The North American river otters have long attracted visitors at the Potter Park Zoo with their appealing looks and energetic activities in the pool. They seem to have such a good time! Earliest reports of their presence at the zoo date back to the 1940s, and they have resided at Potter Park in every decade since.
Until the 2000s, the zoo’s otters lived in the small moats, which had been built in 1938 with the help of the Works Progress Administration (WPA), a program created to help pull the country out of the Great Depression. The moat exhibits were considered state-of-the-art at the time, with no bars to obstruct views. Typical of the times, spaces were small inside and outside, and surfaces were made of concrete (for easy cleaning) rather than natural materials. There was a pool in the otters’ moat for swimming and a covered den facing the public.
In the early 2000s, plans were made to create new exhibits for the otters (and the Arctic foxes) near the zoo entry complex. These active, engaging animals were perfect ambassadors to welcome visitors to the modern zoo that Potter Park had become, focusing on quality animal care, conservation, and education. Research guided the design of the project, and zookeepers were heavily involved in the planning. Staff also visited other zoos to collect data about about their otter enclosures, resulting in a wonderful, spacious display that provided many opportunities for the otters to express natural behaviors. The exhibit included a stream connecting a large pool, two smaller pools, and a water slide. The yard was naturally landscaped with grass, rocks, and logs and provided the otters cover from visitors’ view if they chose. Indoors, there were multiple stalls, a small pool, and a large zookeeper work area. A zookeeper described the project as “light-years better” than the old space.
River otter exhibits – before and after
In August of 2006 the new otter exhibit opened to Shaq, our old male otter, and Jilly and Jasper, both young otters. After some tentative steps on the grass, they were soon exploring the stream, the pool, and the rest of the exhibit. They loved it!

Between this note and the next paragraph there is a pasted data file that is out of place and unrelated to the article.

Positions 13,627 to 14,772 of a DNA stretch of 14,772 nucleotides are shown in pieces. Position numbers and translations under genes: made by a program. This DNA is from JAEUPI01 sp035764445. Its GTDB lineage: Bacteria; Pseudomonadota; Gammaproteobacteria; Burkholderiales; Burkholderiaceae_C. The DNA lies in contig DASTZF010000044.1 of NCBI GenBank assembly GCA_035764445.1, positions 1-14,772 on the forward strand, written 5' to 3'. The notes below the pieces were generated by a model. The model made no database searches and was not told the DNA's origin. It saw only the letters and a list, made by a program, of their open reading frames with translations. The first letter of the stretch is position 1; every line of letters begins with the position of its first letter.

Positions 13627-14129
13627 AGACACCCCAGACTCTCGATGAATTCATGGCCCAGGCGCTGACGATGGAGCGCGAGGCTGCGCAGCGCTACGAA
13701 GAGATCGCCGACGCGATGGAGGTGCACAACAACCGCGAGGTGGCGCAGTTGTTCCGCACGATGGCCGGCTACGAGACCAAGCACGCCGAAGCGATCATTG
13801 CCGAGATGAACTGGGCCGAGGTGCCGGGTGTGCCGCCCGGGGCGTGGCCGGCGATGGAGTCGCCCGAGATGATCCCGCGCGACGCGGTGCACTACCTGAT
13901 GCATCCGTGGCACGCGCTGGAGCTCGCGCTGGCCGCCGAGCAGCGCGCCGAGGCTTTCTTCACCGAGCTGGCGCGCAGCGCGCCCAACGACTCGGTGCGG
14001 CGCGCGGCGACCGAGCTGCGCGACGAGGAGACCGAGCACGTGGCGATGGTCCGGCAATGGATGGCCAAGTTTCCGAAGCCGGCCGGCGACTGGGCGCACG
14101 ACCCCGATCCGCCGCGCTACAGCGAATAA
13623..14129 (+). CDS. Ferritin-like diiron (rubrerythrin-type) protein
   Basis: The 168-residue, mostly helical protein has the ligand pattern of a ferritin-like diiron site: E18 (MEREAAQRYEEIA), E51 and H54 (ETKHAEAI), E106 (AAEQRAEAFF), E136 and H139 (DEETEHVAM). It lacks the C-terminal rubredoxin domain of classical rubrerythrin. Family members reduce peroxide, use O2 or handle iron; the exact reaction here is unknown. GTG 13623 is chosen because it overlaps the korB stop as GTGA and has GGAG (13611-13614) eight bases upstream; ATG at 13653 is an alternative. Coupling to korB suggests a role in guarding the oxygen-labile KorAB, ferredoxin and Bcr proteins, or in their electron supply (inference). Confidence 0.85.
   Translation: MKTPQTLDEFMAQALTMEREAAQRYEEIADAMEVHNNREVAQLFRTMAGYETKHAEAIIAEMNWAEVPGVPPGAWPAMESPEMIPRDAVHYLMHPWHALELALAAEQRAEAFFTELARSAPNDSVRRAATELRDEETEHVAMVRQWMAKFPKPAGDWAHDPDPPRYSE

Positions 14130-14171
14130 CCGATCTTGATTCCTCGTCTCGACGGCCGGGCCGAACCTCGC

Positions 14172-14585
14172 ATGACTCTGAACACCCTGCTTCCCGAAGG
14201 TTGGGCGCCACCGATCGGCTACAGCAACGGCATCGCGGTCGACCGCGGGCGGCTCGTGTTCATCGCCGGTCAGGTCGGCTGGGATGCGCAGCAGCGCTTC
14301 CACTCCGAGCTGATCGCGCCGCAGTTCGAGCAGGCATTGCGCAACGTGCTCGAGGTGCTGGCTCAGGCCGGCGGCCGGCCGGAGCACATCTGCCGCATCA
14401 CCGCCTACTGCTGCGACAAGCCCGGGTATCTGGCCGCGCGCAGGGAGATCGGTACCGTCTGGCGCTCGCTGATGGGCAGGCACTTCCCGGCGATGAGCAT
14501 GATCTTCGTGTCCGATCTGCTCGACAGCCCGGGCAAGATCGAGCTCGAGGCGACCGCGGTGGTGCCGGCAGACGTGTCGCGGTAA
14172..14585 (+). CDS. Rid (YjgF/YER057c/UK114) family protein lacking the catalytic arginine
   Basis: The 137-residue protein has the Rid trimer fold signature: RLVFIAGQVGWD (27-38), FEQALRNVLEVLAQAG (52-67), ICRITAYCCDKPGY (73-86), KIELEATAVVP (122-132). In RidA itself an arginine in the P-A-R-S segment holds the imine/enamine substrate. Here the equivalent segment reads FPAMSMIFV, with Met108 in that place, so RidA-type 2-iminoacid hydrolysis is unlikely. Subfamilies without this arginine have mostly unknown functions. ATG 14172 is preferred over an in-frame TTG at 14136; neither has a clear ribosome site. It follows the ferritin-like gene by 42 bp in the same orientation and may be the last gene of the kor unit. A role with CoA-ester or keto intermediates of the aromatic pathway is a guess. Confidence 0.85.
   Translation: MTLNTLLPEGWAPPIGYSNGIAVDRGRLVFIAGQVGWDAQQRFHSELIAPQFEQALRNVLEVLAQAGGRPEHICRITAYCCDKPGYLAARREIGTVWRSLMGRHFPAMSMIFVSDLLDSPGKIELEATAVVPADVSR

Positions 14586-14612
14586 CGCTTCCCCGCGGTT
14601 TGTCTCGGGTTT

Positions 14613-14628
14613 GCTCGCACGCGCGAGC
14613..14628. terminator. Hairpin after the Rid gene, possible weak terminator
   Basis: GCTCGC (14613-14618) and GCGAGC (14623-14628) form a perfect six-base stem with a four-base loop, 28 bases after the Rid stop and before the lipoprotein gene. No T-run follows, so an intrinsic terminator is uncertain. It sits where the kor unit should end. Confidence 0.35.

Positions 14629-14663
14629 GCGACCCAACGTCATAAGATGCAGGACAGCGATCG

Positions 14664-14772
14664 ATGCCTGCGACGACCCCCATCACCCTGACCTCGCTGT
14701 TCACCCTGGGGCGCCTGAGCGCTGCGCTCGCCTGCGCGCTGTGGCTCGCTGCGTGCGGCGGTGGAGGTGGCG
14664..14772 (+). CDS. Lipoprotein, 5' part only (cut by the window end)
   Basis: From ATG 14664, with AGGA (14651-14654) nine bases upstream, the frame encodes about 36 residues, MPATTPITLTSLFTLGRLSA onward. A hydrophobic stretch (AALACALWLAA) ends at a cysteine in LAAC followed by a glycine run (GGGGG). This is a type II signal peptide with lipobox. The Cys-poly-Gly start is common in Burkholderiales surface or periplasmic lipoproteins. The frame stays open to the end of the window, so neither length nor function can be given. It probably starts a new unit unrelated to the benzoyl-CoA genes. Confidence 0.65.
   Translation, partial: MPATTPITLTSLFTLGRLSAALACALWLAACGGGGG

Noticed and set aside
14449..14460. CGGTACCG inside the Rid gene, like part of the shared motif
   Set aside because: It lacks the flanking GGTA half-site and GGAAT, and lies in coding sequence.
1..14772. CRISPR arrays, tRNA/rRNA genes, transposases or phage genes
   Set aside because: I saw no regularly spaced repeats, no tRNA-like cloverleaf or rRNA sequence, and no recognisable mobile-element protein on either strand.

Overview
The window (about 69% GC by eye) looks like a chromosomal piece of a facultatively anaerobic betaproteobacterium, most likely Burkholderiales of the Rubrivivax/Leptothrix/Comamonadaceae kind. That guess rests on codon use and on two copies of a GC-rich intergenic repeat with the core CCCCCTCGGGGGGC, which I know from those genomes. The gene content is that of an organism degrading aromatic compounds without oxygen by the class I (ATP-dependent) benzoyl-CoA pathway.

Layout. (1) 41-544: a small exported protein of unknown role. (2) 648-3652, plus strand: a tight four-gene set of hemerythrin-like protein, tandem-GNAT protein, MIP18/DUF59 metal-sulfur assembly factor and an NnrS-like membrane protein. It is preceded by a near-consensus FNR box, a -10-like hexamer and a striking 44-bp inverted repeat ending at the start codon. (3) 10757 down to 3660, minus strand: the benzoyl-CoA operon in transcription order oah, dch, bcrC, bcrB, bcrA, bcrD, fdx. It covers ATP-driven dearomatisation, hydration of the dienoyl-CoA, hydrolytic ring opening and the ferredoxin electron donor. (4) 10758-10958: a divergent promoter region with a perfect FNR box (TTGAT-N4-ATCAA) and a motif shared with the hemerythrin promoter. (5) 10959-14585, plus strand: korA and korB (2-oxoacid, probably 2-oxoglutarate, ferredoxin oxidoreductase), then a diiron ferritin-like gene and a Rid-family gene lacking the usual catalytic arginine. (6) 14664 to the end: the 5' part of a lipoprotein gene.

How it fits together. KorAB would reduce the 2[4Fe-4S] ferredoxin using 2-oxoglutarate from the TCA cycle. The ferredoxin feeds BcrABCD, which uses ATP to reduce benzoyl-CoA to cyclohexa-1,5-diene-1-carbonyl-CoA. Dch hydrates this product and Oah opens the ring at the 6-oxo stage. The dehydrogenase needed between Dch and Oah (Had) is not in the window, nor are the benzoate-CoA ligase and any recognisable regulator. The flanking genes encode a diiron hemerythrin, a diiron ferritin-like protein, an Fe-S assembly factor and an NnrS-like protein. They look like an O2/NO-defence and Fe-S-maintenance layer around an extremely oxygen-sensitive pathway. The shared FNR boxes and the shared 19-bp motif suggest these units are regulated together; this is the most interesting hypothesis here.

Visitors were captivated seeing the otters’ underwater activities through the glass, and in the yard from multiple viewing locations. Children especially liked to get up close at the glass, where the otters sometimes approached and interacted.
Shaq was a beloved otter that made the transition from the moats to the new exhibit. He was born in the wild in central Florida in 1989, and arrived at Potter Park in 1998 via the Pittsburgh Zoo. He was one of the oldest otters in captivity when he died in 2010 at the age of 21. Even Grumpy’s Diner, a restaurant down the street from the zoo on Pennsylvania Avenue, marked his passing on their marquee.
Mike joined Jilly in 2009, and Miles was born in 2013. Jilly was a first-time mom and over-groomed Miles after his birth, badly injuring parts of two legs and his tail. A zoo veterinarian immediately went to work on him. It was not clear if he would survive and how he would do in life if he did. It turns out he did well. Since otters are very social and Miles could not be returned to his mom, two orphans known as Bonnie and Clyde came to Potter Park from a zoo in Louisiana to join Miles. Together, they were socialized in proper otter behavior. Miles was motivated to keep up with his new exhibit-mates, and he learned to run and swim – he just looked a little different when he did.
In time, Miles and his friends became adults, and it was time for a new breeding recommendation from the river otter Species Survival Plan. Miles was matched with Nkeke, a young, unrelated female from Prospect Park Zoo in Providence, Rhode Island.
Mike, Jilly, Bonnie, and Clyde left for other zoos, and in 2016 Nkeke arrived. After some initial spats, the pair found their way as a couple and have become successful parents to three litters, producing a total of seven young.
River otters have long been part of Potter Park’s journey to become a modern zoo. In the 2000s they have become true examples of that success as the zoo shares its centennial story.
Do you have a story about the otters at the zoo? Share your story. Go to “Contact” on this website and leave a message in the drop-down menu to “What is your message regarding?” – “Story Submissions for Zoo Centennial.” Please include the decade or general time frame that applies to your story.